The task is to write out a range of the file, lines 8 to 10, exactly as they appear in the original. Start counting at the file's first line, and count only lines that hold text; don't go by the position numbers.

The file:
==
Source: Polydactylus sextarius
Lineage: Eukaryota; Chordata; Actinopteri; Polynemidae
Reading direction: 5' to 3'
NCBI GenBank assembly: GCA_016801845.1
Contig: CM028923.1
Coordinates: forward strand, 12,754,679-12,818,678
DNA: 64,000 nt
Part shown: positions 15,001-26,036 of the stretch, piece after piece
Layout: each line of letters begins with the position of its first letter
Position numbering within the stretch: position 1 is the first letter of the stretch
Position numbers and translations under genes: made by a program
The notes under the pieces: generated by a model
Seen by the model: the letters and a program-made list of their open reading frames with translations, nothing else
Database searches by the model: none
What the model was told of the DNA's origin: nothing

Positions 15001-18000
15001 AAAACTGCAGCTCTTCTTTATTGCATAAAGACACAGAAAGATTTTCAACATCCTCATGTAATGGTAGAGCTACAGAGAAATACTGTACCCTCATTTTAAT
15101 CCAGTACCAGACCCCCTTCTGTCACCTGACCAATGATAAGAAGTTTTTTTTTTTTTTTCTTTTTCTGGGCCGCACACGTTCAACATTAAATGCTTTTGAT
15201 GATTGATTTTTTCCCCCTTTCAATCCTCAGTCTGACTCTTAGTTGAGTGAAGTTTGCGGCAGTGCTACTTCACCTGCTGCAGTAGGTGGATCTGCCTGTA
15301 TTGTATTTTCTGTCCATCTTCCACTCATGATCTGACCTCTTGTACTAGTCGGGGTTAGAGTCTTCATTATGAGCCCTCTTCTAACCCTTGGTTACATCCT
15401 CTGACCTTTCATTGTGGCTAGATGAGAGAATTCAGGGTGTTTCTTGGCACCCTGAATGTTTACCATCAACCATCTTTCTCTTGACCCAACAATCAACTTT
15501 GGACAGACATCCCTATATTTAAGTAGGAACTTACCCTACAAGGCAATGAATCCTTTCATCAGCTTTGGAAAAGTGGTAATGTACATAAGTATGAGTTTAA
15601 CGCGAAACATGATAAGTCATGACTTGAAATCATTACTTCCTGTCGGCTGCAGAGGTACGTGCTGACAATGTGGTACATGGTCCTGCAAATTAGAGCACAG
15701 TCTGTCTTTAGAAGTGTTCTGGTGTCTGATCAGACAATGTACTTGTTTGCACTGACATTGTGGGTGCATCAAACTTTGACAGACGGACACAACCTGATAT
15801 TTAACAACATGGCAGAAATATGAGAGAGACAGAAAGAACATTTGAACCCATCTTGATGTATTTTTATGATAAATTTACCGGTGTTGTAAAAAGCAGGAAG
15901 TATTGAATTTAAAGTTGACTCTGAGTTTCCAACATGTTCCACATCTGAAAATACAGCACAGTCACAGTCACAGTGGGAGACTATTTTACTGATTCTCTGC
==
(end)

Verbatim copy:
Part shown: positions 15,001-26,036 of the stretch, piece after piece
Layout: each line of letters begins with the position of its first letter
Position numbering within the stretch: position 1 is the first letter of the stretch